making a pomander ball: Use a toothpick to prick a hole in
the skin of a piece of fruit such as an apple or orange.
Then place a clove in the hole. Repeat until the entire
fruit is covered with cloves. Next stick the tips of a wire
hairpin into the fruit at the stem. Then roll the fruit in a
dish of cinnamon. Place the fruit in a piece of cheesecloth.
Twist the cheesecloth together around the hairpin. Use a
piece of yarn to tie the cheesecloth onto the hairpin. Next
tie a ribbon bow around the yarn. Allow the fruit to dry in
a cool, dark place for two to three weeks until the fruit
hardens. Place the dried pomander ball in a closet or
The New England
Primer was the first textbook used in the United States. The
first edition was printed in 1690 and was used in 1900. The New
England Primer was used to help teach children how to read. It
taught the alphabet using two line rhymes such as "A dog will
bite a thief at night." or "An eagle's flight is out of sight."
It included rhymes to teach the alphabet and vocabulary words,
as well as many poems with religious references.
Create your own
version of The New England Primer. First write your own
poem such as the ones in the New England Primer. Use berry ink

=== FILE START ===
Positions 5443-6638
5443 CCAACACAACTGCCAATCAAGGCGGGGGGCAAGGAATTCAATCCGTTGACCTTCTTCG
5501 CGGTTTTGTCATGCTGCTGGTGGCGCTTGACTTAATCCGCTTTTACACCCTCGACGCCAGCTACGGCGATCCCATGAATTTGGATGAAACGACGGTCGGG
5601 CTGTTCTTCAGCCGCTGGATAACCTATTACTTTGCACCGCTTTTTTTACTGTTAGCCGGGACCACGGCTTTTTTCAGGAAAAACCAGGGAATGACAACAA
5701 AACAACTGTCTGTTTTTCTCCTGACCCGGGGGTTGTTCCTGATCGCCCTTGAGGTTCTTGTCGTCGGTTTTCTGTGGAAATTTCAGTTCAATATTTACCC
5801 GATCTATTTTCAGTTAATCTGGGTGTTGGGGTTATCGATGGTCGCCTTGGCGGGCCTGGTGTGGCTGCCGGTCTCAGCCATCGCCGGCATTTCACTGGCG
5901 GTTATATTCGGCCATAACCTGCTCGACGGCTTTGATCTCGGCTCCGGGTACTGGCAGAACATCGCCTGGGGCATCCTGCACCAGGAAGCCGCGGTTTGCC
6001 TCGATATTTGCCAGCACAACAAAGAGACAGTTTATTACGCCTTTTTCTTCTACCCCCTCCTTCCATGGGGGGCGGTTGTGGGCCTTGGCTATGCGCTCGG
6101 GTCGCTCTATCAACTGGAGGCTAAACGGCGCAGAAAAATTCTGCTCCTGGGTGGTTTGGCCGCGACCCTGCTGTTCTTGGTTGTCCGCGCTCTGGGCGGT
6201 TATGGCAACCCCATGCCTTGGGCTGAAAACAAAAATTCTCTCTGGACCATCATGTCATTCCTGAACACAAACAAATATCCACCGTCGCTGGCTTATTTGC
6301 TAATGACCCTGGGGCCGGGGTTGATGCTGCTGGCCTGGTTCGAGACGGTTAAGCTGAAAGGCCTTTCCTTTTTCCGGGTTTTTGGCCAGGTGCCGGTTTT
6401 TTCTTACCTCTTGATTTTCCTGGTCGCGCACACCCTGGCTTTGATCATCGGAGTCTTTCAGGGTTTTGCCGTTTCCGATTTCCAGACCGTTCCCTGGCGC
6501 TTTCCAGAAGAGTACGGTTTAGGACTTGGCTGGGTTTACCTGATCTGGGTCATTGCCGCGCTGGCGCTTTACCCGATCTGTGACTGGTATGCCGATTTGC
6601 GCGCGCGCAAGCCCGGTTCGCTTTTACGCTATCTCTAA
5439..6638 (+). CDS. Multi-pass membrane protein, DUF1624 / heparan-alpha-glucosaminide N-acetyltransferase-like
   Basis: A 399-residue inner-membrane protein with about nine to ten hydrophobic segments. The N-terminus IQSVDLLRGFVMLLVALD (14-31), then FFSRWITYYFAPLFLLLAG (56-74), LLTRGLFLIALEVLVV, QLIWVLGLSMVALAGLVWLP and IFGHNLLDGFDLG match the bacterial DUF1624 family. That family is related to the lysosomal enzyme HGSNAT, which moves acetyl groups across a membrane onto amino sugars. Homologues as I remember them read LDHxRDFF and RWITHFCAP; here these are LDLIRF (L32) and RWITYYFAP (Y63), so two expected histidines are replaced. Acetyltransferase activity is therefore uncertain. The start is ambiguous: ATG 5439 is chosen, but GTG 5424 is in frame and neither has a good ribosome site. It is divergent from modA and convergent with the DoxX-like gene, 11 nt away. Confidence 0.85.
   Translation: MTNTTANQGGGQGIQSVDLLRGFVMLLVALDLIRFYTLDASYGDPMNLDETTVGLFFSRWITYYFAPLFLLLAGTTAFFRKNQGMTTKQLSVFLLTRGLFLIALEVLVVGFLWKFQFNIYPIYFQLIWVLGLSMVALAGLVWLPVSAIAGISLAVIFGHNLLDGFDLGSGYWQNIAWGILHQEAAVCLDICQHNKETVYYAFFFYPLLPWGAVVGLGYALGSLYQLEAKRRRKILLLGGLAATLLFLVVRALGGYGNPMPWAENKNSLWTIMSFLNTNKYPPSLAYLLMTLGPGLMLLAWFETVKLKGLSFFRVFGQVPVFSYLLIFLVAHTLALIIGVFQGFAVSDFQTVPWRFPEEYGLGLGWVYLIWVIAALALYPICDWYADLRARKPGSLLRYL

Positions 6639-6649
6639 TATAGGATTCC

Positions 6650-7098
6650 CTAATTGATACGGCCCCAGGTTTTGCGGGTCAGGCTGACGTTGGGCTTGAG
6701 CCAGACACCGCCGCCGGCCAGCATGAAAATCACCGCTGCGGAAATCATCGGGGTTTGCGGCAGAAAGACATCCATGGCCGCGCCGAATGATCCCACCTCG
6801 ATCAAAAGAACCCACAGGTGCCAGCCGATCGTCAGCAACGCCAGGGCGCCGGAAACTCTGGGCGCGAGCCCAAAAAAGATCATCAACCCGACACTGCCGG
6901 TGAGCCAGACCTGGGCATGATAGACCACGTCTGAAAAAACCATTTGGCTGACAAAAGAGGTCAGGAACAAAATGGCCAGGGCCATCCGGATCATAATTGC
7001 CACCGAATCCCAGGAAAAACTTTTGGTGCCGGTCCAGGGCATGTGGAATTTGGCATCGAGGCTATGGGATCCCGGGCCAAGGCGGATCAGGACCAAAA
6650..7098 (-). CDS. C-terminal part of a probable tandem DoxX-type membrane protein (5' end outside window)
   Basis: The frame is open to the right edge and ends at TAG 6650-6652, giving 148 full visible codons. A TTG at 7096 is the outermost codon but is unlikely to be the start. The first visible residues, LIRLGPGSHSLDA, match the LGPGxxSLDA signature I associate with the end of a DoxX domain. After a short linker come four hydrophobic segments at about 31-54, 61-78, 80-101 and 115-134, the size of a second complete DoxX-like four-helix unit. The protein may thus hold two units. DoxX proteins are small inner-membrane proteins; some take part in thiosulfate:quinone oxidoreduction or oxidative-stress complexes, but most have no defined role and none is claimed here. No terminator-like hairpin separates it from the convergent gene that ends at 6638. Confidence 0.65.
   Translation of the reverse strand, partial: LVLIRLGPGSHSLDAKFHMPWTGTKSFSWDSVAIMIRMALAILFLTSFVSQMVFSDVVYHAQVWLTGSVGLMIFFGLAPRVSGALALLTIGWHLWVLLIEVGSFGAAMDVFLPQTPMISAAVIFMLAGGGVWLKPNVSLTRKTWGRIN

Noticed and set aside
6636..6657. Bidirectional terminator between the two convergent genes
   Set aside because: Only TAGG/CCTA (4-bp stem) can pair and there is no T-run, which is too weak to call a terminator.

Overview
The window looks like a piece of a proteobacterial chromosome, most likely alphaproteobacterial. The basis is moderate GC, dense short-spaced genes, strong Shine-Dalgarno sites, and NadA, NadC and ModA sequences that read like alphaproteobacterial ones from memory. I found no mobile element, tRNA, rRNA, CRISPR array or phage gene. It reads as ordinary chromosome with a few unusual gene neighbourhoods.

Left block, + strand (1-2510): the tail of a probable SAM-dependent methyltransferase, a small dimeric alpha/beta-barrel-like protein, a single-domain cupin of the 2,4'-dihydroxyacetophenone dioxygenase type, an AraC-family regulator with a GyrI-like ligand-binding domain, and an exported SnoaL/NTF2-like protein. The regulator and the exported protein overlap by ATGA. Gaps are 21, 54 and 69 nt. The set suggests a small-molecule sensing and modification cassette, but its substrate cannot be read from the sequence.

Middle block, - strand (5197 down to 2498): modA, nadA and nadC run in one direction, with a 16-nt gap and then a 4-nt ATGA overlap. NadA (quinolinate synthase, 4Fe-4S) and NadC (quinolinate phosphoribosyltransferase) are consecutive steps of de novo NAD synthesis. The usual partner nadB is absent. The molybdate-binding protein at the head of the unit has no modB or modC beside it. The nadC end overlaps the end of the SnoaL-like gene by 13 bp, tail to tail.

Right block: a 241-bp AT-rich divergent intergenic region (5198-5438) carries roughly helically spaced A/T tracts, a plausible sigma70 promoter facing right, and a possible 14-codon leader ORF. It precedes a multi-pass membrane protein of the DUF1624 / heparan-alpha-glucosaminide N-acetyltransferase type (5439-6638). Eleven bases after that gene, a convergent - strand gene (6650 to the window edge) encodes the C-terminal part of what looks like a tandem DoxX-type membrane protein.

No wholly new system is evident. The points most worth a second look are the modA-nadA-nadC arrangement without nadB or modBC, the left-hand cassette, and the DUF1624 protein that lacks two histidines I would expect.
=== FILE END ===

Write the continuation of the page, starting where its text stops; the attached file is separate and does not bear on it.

and a quill to write the poem on coffee or tea stained paper.
Americans sealed their letters with a wax seal. Wax was
dripped from a candle onto the seam of the letter. The
family seal, often times from a ring, was pressed into the
wax just before it hardened.
Build a New England village.
Most of the
early New England farmers settled in towns. Large land
areas were given to men who belonged to the church. These
men divided the land among themselves. These towns had a
This was a common
pasture for cattle, horses, and sheep. The village green was
in the center of the village. A church or meeting house was
built at one end of the green. The land surrounding the town
was also divided among the families. This land was used to
grow vegetable gardens and grain. Later the pasture land was
moved outside the town. The village green then became a park.
In later years a school house, a mill, a blacksmith shop, a
general store, and a tavern were added.
Return to the Colonial America Index Page.